Tag Archives: inference

Exploring Causality (Part 5 of several)

By | August 5, 2013

Research is a lot about studying the characteristics of large things — large populations of people and organizations, big ideas and concepts, lots of time. But often large things aren’t all that easy to get at. More usually, the population is not available to us for a variety of practical reasons, and we only have access to pieces of it.

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Exploring causality (Part 4 of several)

By | July 31, 2013

The mathematical framework that embraces the statistical techniques of regression, analysis of variance, correlation, discriminant analysis, and several other procedures is known as the “general linear model” (GLM). 

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Exploring causality (Part 3 of several)

By | July 27, 2013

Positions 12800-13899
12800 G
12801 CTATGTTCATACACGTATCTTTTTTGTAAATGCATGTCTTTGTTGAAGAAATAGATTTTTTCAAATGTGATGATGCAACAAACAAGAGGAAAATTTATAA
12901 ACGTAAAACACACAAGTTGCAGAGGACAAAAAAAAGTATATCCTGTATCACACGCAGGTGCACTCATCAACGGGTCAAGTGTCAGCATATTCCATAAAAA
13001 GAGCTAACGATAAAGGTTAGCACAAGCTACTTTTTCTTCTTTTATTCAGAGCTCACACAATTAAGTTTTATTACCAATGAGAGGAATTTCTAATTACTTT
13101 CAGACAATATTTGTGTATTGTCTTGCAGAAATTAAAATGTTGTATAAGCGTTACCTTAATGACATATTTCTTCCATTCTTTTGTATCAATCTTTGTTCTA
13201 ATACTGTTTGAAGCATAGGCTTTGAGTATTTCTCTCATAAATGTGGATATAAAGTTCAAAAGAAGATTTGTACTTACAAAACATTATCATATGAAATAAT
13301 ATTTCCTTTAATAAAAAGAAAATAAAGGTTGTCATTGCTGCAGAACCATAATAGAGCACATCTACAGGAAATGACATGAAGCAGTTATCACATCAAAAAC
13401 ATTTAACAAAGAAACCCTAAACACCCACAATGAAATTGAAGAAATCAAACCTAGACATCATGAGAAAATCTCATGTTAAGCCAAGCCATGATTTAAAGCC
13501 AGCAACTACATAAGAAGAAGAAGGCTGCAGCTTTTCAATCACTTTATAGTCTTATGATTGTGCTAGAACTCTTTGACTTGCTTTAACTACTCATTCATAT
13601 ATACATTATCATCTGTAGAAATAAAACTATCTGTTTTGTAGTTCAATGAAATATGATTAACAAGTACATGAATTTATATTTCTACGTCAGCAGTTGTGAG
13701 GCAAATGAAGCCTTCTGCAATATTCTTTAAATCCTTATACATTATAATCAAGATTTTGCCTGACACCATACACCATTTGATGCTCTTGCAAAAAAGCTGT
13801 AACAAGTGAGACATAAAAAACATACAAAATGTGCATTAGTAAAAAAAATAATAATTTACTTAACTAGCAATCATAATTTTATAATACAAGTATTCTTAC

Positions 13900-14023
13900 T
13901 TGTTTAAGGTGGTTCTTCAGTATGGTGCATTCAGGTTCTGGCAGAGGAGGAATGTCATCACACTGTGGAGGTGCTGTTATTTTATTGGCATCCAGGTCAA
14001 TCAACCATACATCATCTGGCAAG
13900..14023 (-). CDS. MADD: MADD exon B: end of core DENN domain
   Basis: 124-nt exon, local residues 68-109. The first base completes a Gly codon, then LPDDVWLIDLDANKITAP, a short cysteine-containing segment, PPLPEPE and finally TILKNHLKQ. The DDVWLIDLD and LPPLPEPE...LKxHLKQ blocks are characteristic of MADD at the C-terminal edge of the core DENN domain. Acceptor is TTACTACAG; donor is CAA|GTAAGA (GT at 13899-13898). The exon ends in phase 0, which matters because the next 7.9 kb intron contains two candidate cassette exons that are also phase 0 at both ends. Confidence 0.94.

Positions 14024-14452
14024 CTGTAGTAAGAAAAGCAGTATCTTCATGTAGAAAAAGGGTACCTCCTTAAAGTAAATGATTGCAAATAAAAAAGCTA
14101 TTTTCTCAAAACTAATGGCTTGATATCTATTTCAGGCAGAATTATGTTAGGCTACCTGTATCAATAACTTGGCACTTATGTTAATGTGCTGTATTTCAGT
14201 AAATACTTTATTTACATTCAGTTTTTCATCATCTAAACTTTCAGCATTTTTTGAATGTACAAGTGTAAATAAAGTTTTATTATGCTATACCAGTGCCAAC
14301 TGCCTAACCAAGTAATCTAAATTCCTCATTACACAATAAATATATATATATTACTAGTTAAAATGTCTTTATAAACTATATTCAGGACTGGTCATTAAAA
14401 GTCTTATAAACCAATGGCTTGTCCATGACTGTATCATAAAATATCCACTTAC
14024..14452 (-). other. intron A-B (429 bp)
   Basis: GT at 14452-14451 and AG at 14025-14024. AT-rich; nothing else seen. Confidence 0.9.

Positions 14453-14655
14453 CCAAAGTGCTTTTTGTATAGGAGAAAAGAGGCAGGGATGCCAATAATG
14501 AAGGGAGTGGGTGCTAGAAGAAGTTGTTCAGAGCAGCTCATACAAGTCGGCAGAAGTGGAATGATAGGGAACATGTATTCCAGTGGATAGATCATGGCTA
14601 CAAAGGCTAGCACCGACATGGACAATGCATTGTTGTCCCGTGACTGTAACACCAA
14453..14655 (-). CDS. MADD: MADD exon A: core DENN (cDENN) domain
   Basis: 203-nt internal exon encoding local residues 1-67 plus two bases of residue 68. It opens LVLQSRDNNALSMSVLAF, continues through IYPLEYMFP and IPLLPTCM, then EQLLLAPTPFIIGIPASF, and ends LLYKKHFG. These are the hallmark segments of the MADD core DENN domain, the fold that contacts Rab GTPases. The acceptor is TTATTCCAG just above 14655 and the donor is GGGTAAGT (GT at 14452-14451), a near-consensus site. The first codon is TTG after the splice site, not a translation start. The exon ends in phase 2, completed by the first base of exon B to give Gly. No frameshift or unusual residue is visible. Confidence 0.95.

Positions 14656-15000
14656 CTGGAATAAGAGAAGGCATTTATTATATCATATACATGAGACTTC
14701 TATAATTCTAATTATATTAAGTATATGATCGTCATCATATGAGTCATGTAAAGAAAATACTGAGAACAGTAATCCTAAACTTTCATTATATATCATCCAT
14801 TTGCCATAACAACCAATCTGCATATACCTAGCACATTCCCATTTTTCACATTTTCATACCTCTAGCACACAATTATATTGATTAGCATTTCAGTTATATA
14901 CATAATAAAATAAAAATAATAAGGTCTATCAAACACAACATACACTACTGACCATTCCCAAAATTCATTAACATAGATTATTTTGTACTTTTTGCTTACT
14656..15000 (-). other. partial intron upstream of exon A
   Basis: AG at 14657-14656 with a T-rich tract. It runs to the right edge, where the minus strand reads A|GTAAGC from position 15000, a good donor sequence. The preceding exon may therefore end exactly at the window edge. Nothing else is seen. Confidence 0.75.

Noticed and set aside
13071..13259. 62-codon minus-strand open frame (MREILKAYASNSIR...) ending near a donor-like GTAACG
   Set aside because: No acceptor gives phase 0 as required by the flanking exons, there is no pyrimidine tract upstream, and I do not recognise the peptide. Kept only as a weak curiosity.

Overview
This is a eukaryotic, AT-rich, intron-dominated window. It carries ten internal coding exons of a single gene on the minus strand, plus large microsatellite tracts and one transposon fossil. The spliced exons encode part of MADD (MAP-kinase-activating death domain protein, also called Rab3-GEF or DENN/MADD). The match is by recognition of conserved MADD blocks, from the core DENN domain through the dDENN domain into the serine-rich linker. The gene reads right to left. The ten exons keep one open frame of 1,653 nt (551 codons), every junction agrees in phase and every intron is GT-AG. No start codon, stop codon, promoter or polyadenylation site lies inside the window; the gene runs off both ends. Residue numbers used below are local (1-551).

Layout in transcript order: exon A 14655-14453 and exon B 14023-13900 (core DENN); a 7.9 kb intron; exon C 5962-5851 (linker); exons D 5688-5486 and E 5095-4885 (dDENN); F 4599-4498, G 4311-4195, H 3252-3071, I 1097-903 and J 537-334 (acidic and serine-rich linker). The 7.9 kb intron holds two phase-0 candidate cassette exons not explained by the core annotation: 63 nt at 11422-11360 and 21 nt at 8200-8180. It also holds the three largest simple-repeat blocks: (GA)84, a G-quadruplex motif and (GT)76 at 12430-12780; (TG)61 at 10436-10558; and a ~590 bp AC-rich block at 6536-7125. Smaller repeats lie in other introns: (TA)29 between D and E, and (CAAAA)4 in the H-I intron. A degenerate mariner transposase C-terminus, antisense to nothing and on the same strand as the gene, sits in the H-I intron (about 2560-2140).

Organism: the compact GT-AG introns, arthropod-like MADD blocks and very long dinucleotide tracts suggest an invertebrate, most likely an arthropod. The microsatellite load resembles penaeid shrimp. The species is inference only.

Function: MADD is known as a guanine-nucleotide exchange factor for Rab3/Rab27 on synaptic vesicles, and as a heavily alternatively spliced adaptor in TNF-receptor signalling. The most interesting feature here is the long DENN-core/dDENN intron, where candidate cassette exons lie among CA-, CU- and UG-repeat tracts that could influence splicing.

The statistical tools we wave so proudly in the air were created and validated on measurements in the physical and biological sciences domains, where standardization of phenomena is both possible and universal and where the presence of a physical instance of something defines it

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Exploring causality (Part 2 of several)

By | July 25, 2013

As I said in the previous post on this topic, we’re desperate for any tools with any arguably “scientific” credibility that might let us untangle complex social causality. Once upon a time, we could simply announce from the top of the temple steps that the god Marduk

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